Congresswoman Grace Meng Responds To Jewish Community

Since the end of February, most citizens in countries around the world have remained glued to their televisions. CNN, Fox News, MSNBC, and various local news outlets have all dominated our brainwaves. Whereas in autocratic states the news media is simply a tool of the government, in democracies the role of the news media is to provide citizens with independent and objective reporting of the facts.

So it begs the question: Has the media fulfilled its role responsibly during this epidemic?

It is interesting to note the differences found in the reporting of the same information by various media sources. Aside from the numbers of COVID-19 infections and the death counts, other aspects of the pandemic appear to pass through orthogonal filters. This is, in particular, true in the evaluation of the leadership exhibited by the POTUS, and in predictions of the human and economic outcomes from the coronavirus plague. In the former case, the right-wing conservative oriented press seems to conclude, almost without exception, that POTUS has been doing an outstanding job. In contrast, the liberal press does not miss an opportunity to criticize the President. Clearly, and perhaps not surprisingly, media bias and political perspective influences the reporting of the various news outlets. The same set of facts is interpreted very differently depending upon the preconceived perspectives of those doing the reporting.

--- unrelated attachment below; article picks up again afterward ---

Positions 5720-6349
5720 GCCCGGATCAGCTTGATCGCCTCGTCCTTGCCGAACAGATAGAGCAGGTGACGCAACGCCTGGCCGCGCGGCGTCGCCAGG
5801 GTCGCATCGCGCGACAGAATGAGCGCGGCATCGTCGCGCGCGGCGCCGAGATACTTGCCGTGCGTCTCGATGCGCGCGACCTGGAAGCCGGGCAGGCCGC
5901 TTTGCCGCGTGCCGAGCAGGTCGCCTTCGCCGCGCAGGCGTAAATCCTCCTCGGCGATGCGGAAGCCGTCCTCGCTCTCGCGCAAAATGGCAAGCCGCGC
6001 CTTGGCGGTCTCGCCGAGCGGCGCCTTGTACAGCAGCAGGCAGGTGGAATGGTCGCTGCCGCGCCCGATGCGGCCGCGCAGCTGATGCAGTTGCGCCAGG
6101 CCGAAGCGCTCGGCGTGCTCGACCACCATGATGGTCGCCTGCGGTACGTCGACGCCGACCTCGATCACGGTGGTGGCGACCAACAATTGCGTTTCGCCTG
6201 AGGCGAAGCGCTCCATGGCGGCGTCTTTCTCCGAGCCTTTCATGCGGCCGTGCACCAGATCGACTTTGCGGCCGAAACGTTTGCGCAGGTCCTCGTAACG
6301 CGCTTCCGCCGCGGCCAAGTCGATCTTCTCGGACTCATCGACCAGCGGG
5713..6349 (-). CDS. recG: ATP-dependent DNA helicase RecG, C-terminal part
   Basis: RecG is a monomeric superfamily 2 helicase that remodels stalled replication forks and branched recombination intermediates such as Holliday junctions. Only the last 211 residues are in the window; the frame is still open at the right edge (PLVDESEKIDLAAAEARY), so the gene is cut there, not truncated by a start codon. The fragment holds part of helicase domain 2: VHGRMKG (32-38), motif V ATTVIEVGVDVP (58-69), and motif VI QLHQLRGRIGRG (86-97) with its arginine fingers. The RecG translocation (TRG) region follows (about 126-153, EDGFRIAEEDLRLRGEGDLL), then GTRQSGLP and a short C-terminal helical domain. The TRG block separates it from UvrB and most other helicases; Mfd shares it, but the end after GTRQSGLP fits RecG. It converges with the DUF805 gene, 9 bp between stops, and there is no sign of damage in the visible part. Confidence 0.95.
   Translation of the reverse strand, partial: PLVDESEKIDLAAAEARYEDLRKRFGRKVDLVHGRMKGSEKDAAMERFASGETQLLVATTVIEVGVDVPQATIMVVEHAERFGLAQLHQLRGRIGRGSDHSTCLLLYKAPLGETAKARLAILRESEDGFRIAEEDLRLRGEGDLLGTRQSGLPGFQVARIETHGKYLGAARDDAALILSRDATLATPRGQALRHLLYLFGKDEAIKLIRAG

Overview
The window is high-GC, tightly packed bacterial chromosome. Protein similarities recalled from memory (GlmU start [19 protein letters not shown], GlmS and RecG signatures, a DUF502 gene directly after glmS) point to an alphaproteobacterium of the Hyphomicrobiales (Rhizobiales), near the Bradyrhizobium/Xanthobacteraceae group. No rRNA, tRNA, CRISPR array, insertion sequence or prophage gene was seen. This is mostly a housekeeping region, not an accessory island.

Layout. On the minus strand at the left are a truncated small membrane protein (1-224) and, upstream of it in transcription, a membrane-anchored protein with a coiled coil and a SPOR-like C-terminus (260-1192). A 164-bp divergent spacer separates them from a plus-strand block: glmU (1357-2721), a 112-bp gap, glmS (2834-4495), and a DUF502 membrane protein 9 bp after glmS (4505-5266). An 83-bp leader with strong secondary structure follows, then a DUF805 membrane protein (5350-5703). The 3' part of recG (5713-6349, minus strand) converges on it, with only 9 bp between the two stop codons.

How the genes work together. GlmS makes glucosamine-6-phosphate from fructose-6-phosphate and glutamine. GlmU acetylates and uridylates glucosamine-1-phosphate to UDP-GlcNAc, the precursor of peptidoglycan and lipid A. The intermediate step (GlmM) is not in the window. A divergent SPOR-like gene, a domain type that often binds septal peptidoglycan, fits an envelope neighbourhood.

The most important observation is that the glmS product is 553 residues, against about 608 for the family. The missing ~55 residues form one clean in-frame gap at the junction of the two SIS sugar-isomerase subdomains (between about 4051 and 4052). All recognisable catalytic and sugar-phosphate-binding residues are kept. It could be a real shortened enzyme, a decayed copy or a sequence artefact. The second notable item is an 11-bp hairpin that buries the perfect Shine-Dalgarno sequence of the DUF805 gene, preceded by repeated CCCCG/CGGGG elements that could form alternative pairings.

However, what might be even more interesting than these differences are the similarities displayed in all the media reporting on the virus, regardless of the perspective of the given news outlets.  In particular, daily reporting from all outlets is filled with stories that have been uniformly pessimistic. Very rarely does one read or hear encouraging news. One wonders: Why is this the case? The scientific community, while urging caution and wise decision-making, has made it clear that it believes that the pandemic will ultimately subside and that the world will return to a new equilibrium. People will work, children will go to school, and families will go on vacation. Ultimately, a treatment will be found that reduces the morbidity and mortality associated with the virus and a vaccine will likely be forthcoming. A sanguine reaction to such scientific and medical assessments would appear worth stressing to our citizens.

Yet the media emphasizes the unpreparedness of most western societies including Israel, the United States, and most of Europe, and the bodies piling up in the morgues and the alleyways. They highlight the destruction of the world economy and the plunge of the world into a spiral of depression and hardship. This is despite concrete and aggressive steps being put in place by the Federal Reserve, the EU, and China to prevent this from happening. Is the media justified in emphasizing worst-case scenarios in its reporting? Is it possible that there are ulterior motivations for such an approach?